Divorce Proof Your Marriage
By Susan Derry
Of course there are never any absolute guarantees, but there are things that you can do even before saying “I do.” that will greatly reduce your risk of ending up divorced. You can with a little bit of time and attention, save your marriage before it begins.
A wise man once said the best way to avoid divorce was to avoid marrying the kind of person you would want to divorce. Planning for marriage should be just as important as planning for your wedding day. Take time to get to know each other, to discuss values, beliefs, choices and important decisions that may end up being deal breakers in the future. Those things that in the end make people decide, I just can't live like this anymore.
Your wedding hopefully will be a wonderful day that you will treasure for the rest of your life. Your marriage on the other hand could last you a lifetime if you are prepared and committed to creating a marriage worth savoring.
The best time to prepare for marriage is months before you marry. Ideally you will both be open and willing to learn about your relationship and interested in building on what works to strengthen that relationship. Taking time to form good habits and healthy ways of relating early in your relationship will mean far less heartache and frustration later on.
Unfortunately many choose to ignore the early frustrations and incompatibilities, thinking that because they love each other those things won't matter. Over the years these annoyances accumulate until one day there is that final straw that breaks the relationship.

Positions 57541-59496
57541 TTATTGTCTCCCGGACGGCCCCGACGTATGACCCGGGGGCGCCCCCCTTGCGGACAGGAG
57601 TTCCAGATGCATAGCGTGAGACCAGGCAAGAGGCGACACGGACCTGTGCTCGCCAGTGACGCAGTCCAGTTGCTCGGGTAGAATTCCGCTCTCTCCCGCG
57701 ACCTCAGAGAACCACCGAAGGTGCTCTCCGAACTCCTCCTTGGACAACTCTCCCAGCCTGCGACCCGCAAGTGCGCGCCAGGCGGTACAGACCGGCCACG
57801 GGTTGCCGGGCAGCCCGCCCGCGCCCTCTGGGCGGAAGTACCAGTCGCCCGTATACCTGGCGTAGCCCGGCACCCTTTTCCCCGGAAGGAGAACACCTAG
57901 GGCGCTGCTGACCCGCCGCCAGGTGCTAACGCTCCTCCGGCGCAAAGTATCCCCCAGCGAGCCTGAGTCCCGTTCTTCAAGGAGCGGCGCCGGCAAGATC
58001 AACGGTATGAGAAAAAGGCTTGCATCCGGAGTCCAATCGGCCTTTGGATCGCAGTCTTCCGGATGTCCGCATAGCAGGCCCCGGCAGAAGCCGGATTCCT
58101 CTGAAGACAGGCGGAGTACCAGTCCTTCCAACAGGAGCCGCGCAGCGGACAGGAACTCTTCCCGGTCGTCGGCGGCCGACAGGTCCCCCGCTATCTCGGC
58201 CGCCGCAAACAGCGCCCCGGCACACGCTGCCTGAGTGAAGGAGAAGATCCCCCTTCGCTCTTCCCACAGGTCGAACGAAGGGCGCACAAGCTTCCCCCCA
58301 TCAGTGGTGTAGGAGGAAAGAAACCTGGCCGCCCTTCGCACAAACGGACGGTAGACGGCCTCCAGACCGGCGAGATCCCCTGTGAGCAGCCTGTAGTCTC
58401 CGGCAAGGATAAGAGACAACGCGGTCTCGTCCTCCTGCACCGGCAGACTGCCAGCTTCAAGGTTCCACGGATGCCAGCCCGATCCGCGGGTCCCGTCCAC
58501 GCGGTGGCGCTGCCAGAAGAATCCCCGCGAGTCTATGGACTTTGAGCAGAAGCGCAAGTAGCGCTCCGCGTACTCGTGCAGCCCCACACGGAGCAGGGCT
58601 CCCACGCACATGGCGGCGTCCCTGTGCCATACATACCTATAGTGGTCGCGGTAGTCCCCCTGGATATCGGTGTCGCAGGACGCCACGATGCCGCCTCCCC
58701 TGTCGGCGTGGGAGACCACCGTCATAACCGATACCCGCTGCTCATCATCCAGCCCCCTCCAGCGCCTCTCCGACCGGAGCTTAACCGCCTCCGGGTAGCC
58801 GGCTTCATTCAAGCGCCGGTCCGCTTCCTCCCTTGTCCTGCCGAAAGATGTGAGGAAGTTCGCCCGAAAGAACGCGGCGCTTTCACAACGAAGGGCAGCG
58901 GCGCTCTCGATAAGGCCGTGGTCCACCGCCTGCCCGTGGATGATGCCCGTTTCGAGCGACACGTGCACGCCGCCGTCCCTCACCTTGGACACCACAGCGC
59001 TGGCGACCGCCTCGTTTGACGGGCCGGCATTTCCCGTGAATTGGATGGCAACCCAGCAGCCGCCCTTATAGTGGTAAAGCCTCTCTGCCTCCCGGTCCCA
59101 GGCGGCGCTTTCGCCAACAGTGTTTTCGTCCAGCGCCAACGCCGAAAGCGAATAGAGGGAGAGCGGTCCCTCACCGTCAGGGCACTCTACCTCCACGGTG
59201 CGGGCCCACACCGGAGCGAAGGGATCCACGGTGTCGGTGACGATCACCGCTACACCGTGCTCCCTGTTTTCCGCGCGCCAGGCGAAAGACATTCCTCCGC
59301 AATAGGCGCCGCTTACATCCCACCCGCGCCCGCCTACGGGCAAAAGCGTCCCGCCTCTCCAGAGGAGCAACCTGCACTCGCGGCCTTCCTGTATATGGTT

The very best time to pay attention to incompatibilities is before getting married. It is important to discuss how your life together is going to look, feel and be. Tackle important topics like finance, children, religion, careers, extended family, separate interests, sex, and housekeeping. If you share your expectation with each other, you will have an ideal opportunity to clear up potential disappointments and frustrations before they occur.
If there are major areas or values in your life upon which you cannot agree, these are not going to disappear just because you get married. It is far better to work these out before getting married. That way you can discover the deal breakers before making the deal.
I am not suggesting that you go into marriage preparation looking for reasons to break up. For the vast majority of couples this would not be necessary. This is a perfect time to learn about each other, to explore your expectations of marriage and of each other. Great disappointments in marriage can be avoided when expectations are communicated and understood. There are very few unfixable concerns if you approach them with the attitude of, “let's work this out together and find a way that this can work for both of us.”
A marriage preparation course, when approached with an open and committed attitude, can start you on a path toward a satisfying and fulfilling marriage.